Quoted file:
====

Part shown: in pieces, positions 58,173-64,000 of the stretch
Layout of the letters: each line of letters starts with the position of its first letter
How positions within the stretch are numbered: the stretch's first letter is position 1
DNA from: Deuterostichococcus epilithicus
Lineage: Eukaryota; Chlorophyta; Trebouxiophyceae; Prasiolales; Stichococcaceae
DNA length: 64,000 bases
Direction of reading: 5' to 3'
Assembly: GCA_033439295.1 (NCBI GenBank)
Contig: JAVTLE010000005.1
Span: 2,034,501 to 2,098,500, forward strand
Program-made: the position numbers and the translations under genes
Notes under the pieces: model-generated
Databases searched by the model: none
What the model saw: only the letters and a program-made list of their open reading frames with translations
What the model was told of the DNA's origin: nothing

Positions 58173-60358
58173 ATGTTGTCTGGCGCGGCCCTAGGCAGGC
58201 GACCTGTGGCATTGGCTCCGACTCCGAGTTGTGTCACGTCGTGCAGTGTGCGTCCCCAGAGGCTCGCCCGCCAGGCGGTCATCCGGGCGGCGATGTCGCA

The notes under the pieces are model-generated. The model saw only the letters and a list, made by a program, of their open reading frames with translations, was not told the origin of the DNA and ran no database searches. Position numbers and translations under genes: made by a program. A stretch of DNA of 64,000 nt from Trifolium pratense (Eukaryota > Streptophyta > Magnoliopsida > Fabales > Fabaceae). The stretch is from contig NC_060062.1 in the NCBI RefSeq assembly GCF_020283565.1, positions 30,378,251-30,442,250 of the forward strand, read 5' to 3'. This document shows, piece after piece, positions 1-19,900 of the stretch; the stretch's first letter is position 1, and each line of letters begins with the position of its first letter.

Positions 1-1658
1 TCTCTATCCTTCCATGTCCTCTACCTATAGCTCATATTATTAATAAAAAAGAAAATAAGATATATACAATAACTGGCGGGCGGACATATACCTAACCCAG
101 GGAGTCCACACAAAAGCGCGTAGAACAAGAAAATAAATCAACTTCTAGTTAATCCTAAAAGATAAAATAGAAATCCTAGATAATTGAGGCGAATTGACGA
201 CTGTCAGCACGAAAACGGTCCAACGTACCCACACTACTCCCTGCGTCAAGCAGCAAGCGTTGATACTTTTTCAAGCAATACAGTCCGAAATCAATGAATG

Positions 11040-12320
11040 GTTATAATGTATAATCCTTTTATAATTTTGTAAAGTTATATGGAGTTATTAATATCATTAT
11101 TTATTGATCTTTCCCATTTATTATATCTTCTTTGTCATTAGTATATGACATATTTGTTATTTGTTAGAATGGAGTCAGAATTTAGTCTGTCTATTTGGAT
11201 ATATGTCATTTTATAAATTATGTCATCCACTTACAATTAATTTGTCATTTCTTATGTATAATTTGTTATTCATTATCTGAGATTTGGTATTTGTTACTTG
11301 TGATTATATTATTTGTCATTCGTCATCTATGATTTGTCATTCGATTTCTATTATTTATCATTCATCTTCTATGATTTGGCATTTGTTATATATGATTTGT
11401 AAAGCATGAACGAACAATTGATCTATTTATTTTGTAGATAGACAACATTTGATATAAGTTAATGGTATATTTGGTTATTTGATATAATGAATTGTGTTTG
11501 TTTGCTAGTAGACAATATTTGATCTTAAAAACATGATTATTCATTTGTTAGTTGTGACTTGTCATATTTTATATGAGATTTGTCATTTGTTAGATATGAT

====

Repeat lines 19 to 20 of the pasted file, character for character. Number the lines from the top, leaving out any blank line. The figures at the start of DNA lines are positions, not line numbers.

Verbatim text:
The notes under the pieces are model-generated. The model saw only the letters and a list, made by a program, of their open reading frames with translations, was not told the origin of the DNA and ran no database searches. Position numbers and translations under genes: made by a program. A stretch of DNA of 64,000 nt from Trifolium pratense (Eukaryota > Streptophyta > Magnoliopsida > Fabales > Fabaceae). The stretch is from contig NC_060062.1 in the NCBI RefSeq assembly GCF_020283565.1, positions 30,378,251-30,442,250 of the forward strand, read 5' to 3'. This document shows, piece after piece, positions 1-19,900 of the stretch; the stretch's first letter is position 1, and each line of letters begins with the position of its first letter.

Positions 1-1658